Expert insights 3: Cyber threats and security in the Caribbean 2013 update

The third instalment in our 2013 series in which we discuss with world leading information risk management firm, Paladion, cyber intrusion and security.

Paladion logoContinuing with our Expert insights series for 2013, we have a special treat: an interview with Co-Founder and Chief Operating Officer of Paladion, Vinod Vasadevan. Although many of you might not have heard of Paladion, the firm is considered a global leader in managed security. It has been included in a number of internationally recognised rankings for the network/information security, such as those prepared by Deloitte, Gartner, Info Security Products Guide, and Red Herring.

Recognising the expertise to which we had access (in Vinod), we broadened our discussion of cyber threats and security from purely a Caribbean focus. As a result, the insights shared are even more valuable, since we can now consider those topics in a much wider context.

Similar to previous Expert insight instalments, questions were posed to Vinod, and the responses provided are set out below. However, we were able to supplement that exercise with a Skype video call with Vinod, in which we were able to not only pose the initial set of questions, but also ask about:

  • trends in the types of threats that organisations are likely to experience in the future, and
  • what should organisations be doing to position themselves to address/manage those anticipated threats.

Be forewarned: the quality of the Skype call, especially the sound, is a bit inconsistent, but Vinod does provide some very insightful responses, which should not be missed…


 ICT Pulse:  Paladion manages security for enterprises in four continents, what do you see out there? What does the threat landscape look like?

Vinod Vasadevan:  Just as we speak, the shock impact of the $45 million ATM fraud that involved prepaid cards of two banks in Middle East is just settling in. This fraud was executed across 27 countries within 10 hours. It is a recent and most visible example of the organized nature of cyber crime today.

Today’s threat landscape is complex with multiple threat actors. We have the cyber crime syndicates, hacktivists, nation states and the script kiddies.  Each of them has their own agenda. Cyber crime syndicates are financially motivated. They focus on identity theft, card data theft, skimming, phishing, financial malware and any other attack that leads to financial benefits.  Hacktivists (e.g. Anonymous) organize attacks for a certain cause. They shutdown Visa/MasterCard/PayPal sites when Visa/MasterCard stopped fund transfers to Wikileaks. Similarly many US government websites were brought down when Aaron Schwartz committed suicide. They can be good or bad based on which side you are on. Last year also saw active participation from nation states. It is rumoured that the Stuxnet worm was engineered by some nation states to bring down Iranian nuclear facilities. All of this is on the demand side.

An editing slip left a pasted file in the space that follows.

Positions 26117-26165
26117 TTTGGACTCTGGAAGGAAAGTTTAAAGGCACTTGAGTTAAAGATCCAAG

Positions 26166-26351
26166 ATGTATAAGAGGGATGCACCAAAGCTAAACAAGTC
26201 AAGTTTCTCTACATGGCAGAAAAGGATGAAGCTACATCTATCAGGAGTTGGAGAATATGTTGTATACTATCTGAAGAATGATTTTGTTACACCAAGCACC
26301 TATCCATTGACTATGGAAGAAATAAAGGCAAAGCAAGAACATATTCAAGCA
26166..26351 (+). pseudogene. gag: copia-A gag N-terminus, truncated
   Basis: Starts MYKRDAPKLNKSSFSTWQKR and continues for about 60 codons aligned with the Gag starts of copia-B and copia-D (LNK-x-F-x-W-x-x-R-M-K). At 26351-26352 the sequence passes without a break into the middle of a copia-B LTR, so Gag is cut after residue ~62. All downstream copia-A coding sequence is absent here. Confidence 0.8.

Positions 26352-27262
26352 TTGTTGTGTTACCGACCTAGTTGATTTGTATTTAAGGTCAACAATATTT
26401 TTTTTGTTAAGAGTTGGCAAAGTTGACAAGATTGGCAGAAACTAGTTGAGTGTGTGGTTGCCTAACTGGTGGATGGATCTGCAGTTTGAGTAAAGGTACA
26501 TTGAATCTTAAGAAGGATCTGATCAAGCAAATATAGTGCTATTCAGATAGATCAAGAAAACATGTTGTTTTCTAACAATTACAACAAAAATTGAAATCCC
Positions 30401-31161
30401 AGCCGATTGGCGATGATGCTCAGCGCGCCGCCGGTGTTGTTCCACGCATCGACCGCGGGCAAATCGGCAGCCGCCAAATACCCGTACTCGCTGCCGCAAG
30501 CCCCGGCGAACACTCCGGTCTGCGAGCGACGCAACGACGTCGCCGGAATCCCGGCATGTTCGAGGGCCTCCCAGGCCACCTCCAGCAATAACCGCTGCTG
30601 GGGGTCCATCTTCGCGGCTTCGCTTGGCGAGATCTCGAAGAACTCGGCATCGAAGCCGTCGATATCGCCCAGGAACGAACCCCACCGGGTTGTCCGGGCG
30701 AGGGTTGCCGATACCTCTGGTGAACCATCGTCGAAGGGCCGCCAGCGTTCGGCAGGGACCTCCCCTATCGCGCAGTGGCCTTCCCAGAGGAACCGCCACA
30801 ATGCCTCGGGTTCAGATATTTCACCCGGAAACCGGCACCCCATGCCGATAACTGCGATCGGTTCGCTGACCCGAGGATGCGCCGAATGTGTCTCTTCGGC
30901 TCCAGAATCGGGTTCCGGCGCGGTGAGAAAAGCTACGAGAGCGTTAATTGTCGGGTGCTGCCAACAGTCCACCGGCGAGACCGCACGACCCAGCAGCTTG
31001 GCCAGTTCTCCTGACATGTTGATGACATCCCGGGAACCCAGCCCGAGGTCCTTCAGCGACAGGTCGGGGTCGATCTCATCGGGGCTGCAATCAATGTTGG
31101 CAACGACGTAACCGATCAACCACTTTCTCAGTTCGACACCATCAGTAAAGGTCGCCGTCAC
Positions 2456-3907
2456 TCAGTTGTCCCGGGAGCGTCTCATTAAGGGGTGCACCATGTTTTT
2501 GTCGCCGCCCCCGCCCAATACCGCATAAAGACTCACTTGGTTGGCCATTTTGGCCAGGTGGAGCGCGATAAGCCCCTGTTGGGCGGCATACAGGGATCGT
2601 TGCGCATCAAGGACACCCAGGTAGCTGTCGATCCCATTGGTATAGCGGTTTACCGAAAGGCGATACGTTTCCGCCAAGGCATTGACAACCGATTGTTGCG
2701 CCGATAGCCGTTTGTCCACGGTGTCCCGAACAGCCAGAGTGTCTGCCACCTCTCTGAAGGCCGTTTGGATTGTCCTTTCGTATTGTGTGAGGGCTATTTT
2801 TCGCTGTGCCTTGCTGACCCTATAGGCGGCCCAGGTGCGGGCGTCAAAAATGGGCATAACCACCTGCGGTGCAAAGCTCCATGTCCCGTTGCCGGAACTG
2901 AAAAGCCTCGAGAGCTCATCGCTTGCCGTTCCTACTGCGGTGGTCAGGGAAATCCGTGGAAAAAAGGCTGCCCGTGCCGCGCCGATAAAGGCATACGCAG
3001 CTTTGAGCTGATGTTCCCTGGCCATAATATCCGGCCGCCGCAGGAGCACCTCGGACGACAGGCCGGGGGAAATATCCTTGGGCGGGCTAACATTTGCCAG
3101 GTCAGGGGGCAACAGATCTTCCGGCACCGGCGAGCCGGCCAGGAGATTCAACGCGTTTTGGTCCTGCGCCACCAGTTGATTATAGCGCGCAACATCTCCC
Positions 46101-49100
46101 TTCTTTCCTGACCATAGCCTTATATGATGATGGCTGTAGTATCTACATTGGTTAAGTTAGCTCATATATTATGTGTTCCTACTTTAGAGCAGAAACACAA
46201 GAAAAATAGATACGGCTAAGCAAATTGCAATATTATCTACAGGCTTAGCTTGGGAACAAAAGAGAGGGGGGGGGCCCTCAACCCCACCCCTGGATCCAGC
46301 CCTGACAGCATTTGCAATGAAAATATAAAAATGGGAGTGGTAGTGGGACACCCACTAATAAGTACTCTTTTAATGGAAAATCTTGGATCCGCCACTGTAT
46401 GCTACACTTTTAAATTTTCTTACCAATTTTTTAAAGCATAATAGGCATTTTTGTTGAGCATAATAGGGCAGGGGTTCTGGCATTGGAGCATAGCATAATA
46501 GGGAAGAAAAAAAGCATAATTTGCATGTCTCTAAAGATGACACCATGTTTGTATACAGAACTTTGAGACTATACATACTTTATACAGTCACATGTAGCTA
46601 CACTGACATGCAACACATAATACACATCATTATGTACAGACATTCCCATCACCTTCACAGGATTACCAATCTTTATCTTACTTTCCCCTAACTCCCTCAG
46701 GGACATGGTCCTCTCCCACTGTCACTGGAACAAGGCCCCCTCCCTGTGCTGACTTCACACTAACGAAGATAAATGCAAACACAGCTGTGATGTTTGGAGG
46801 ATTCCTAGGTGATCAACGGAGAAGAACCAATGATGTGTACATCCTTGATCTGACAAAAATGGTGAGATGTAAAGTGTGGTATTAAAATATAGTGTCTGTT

DoS AttackOn the supply side, it is easy to buy stolen cards, identities etc. Data with more information commands higher price. Attack toolkits like phishing are available in SaaS (Software as a Service) model. Similarly malware, for example financial malware that targets customers from specific banks, can be bought online. Botnets that triggered many of the recent US DDOS (Distributed Denial of Service) attacks at the beginning of this year can be bought in a service model.

Hence for bigger enterprises, they could be direct targets of cybercrime syndicates, nation states and hacktivists. For the medium and smaller enterprises, they can get caught in the crossfire.

ICTP:  What are the implications for Caribbean as a region?

VV:  Caribbean is an emerging economy and is therefore a target for cybercrime syndicates. The recent compromises of card data in the region and ATM attacks are a testimony to this. In general, the maturity of security controls in most enterprises need to scale up. There are some exceptions. The security awareness of consumers is also low. Hence cybercrime syndicates will see Caribbean as an easy target and we will continue to see an increase in financially motivated attacks. The region will continue to be a target of phishing, skimming and data theft attacks.  I should say that ICT Pulse is doing a good job on enhancing security awareness in the region.

ICTP:  What is Payment Card Industry Data Security Standard (PCI DSS)? Does PCI DSS adoption help reduce such incidents?